Two prisoners sit on the ground during a visit of journalists and members of the Red Cross August 13, 1992 in a Serb concentration camp in Tjernopolje, near Prijedor, Bosnia. GETTY/Andrew Durand

"At the time that most of the entrants to the U.S. from the Balkans came as refugees, there was no access to wartime records which would show that they have lied on their applications, been involved in crimes, sometimes massive crimes," MacQueen told Newsweek.

"Our system was based on people telling the truth."

Another major problem is the "conspiracy of silence," according to Michael McVicker, a legal adviser at ICE. Not only do war criminals stay quiet about their crimes during the immigration process, but their communities often refuse to turn in offenders well known among whisper networks.

"Very few have come clean," McVicker told Newsweek. "If they all decide not to share information that might be helpful in identifying who might be a more serious perpetrator, someone who's an aider and abettor, we're kind of stuck."

In those cases, the team must rely on what little records are left in the region, as well as accounts from witnesses, for whom it can be hard to relive the trauma of the 1990s.

Muslim refugees ride United Nations vehicles, March 30, 1993, in a 19-truck convoy as they flee the Serb-besieged Bosnian enclave of Srebrenica for Tuzla. GETTY/Pascal Guyot

That "conspiracy of silence" brings to mind the Serbian village that for 14 years hid war criminal Ratko Mladic, the Bosnian Serb general who was only convicted of genocide and crimes against humanity in 2017. Some residents were afraid to tell, and some saw him as a hero still, as evidenced by the Serbian soccer team that chanted his name even after the conviction.

Denial of war crimes is common in the investigations, like the Bosnian-Croat war criminal who made a dramatic show of drinking actual poison at The Hague in December, so that he could avoid his prison sentence.

"I am not a war criminal!" Slobodan Praljak, that war criminal, shouted in the last hours of his life, as he tilted his head back and swallowed a vial of liquid.

Balkan war criminals in the U.S. live in less dramatic fashion, often hiding in plain sight, holding inconspicuous jobs in small towns, where their neighbors don't suspect anything––like one Bosnian war criminal working as a taxi driver in Minnesota, one soccer coach in Virginia, one electrician in Michigan. They live lives far away from the concentration camps they once staffed or worked in, sometimes bearing witness to, or partaking in, crimes against humanity. And those are, in many cases, the criminals MacQueen helps to capture.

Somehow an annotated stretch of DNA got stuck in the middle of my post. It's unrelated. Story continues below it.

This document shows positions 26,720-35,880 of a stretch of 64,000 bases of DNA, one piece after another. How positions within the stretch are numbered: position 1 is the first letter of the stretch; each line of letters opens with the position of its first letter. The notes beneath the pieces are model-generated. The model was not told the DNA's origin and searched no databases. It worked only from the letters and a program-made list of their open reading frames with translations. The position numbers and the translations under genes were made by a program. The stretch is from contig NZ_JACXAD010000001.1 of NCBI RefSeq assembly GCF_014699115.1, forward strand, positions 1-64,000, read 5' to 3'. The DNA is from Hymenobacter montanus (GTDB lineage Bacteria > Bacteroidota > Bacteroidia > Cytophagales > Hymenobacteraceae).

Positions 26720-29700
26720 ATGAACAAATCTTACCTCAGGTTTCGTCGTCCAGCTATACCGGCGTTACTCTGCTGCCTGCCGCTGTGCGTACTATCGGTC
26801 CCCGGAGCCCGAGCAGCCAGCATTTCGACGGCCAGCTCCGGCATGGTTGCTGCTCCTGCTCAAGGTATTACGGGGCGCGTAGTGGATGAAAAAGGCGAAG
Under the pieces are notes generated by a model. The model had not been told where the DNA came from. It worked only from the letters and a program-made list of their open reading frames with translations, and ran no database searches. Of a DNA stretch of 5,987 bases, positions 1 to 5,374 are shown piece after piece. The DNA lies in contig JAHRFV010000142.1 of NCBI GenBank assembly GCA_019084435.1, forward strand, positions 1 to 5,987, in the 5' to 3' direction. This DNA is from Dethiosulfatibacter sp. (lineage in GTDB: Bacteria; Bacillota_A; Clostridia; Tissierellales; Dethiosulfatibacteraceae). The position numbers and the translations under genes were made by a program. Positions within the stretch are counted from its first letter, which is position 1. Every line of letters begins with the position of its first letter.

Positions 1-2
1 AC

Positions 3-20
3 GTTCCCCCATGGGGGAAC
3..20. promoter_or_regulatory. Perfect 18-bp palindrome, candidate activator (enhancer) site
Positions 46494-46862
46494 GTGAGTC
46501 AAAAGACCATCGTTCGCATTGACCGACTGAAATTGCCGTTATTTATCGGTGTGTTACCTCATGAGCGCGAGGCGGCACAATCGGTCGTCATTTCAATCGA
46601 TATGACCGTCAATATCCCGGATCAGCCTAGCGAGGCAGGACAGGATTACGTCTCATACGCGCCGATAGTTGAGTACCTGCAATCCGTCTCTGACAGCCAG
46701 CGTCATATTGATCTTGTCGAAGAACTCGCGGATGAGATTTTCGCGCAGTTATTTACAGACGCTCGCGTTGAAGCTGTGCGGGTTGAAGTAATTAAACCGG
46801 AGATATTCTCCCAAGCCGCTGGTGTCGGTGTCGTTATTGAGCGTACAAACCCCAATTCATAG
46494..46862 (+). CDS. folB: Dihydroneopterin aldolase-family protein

Bosnian Muslim refugees ride a United Nations truck in a UN convoy as they flee the Serb-besieged Bosnian enclave of Srebrenica for Tuzla March 31, 1993. GETTY/Pascal Guyot

"What's so interesting is that they come here and they want to blend in," Mona Ragheb, a legal adviser at ICE, said of war criminals living in the U.S. In many cases, she said members of a particular immigrant community recognized war criminals and turned them in.

But as new wars, conflicts and genocides require new investigations and re-allocation of government resources, MacQueen's retirement raises questions about whether millions of displaced Bosnians, many of whom lost their families and homes, can continue to count on justice being served.

Nicole Navas Oxman, a spokesperson for the Department of Justice, said prosecution of Bosnian war criminals is still a "high priority." The agency is committed to "ensuring that the United States is not a safe haven for human rights violators and war criminals," Oxman wrote in an email to Newsweek.

After MacQueen retires, it's unclear who will pick up the decades of documents, the lengthy trails to isolated incidents, the interviews with his long-standing network of connections on the ground, while working around statutes of limitations. For now, leadership is assessing funding and hoping to find a replacement, Jennifer Elzea, an ICE spokesperson, told Newsweek.

She added, "But, of course, no one can replace the talent and dedication of Mr. MacQueen."

At an informal retirement ceremony on Thursday, Macqueen expressed gratitude for "having been a part of teams which have helped ensure that the U.S. will never be a safe haven for those who perpetrated some of the worst crimes in history."